Judge rules there will be no death penalty in Carnation killings

SEATTLE -- On Thursday a judge ruled the man and woman accused of {A href=""}murdering six members of a Carnation family will not face the death penalty.

Relatives of the murder victims have waited five years for justice, and Thursday's ruling means they will have to wait even longer.

After the decision was made, a King County prosecutor called Pam Mantle to assure her his colleagues would fight the judge's decision to throw out the death penalty against Joseph McEnroe and Michelle Anderson, who are charged with murdering six members of her family.

"You put your trust in this justice system. I believe in it, and keep getting let down," Mantle said.

Anderson and McEnroe allegedly killed Anderson's parents, Wayne and Judy Anderson; her brother, Scott; his wife, Erica; and their children, 5-year-old Olivia and 3-year-old Nathan.

Erica's brother, Joe, is furious at Thursday's decision.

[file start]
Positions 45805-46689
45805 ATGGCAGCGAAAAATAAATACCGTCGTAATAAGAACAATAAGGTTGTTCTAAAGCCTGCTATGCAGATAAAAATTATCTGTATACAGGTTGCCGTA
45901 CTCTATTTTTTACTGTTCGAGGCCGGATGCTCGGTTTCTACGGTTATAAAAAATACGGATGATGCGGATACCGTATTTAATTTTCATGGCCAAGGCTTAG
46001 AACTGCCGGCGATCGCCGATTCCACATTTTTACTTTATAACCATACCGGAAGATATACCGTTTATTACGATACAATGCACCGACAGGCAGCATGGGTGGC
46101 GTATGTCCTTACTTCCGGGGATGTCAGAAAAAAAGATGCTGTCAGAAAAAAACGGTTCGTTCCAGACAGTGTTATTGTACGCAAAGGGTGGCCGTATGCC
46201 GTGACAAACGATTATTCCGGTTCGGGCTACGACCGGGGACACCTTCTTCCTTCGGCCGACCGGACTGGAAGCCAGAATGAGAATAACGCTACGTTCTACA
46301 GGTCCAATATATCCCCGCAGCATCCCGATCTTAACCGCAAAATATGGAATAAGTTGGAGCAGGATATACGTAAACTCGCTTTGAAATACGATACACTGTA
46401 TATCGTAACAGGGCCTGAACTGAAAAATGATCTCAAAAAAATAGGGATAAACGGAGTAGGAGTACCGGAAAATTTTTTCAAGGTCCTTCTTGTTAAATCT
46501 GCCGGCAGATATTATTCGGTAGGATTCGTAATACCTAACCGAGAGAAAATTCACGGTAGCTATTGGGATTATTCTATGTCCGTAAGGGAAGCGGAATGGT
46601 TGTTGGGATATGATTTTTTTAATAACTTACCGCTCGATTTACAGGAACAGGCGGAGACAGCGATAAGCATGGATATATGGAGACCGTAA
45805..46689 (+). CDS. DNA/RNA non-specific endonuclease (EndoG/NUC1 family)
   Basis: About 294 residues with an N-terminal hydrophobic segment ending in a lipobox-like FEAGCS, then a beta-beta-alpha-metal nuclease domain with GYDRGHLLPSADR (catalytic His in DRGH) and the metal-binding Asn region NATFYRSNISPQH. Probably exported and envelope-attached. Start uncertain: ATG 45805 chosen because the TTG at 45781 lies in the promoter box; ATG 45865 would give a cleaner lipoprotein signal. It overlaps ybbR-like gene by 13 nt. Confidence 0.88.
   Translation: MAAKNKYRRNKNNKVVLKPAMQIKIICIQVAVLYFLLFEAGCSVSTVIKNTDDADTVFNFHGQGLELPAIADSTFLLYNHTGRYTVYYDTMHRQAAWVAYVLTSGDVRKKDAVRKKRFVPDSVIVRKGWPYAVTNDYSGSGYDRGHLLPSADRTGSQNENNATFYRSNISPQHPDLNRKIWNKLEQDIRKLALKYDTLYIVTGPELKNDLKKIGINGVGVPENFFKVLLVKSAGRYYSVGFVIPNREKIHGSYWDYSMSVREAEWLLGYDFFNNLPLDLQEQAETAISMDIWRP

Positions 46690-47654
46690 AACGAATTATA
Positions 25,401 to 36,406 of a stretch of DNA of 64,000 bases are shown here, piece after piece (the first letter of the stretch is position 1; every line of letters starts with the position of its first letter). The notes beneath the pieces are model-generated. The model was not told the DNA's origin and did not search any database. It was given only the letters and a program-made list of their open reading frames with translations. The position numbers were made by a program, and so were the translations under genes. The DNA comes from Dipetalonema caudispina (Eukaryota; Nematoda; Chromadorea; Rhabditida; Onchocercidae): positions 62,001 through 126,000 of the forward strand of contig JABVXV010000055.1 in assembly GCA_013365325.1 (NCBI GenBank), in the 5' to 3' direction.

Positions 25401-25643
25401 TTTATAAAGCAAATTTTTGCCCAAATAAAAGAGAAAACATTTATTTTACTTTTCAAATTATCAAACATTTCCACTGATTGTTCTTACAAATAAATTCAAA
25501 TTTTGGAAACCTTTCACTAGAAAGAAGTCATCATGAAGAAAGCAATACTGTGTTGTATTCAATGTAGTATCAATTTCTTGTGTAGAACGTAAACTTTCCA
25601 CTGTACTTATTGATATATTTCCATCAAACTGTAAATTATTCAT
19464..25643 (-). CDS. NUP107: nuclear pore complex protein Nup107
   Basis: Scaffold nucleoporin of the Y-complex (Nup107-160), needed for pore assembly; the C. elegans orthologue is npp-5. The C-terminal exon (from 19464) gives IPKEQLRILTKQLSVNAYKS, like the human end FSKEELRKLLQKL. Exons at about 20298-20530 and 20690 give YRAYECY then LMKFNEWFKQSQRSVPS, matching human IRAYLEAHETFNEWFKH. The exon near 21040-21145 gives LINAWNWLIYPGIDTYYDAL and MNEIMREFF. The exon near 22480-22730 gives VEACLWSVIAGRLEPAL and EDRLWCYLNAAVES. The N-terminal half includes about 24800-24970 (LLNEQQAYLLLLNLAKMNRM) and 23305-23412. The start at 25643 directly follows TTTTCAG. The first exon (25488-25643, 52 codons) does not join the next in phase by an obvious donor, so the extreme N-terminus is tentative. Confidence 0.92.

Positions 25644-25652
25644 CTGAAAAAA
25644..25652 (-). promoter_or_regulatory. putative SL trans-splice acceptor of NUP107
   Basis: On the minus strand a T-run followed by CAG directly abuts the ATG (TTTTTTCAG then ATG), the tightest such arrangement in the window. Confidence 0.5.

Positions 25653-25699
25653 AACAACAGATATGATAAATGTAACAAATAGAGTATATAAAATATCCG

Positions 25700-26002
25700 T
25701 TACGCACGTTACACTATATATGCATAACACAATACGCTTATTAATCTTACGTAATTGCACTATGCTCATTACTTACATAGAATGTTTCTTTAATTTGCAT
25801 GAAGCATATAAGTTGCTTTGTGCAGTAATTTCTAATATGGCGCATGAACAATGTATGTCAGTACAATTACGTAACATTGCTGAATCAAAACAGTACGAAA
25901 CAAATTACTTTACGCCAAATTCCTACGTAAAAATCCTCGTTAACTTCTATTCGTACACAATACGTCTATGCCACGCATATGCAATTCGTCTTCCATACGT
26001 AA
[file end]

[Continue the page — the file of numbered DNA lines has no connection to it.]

"I don't believe in capital punishment, but if anybody should get capital punishment it should be those two," he said.

Judge Jeffrey Ramsdell ruled that prosecutors erred in considering the strength of their evidence to prove guild against the accused killers. Ramsdell blindsided the Mantle family when he wrote that prosecutors should only have weighed if mitigating circumstances guided their death penalty decision.

"We would expect the justice system is there to protect society from animals like this. It became obvious to us today that that's not the case," said Tony Mantle.

McEnroe's trial was set to start this spring, and the Mantles say Thursday's ruling could push it back two years, if it happens at all.

"We would like to see some kind of closure," Tony Mantle said. "We really believe we are entitled to hear 12 people say guilty."

King County Prosecutor Dan Satterberg issued a statement saying his office believes the ruling was wrong and will appeal on behalf of the lives lost and because the possible future impact on future cases.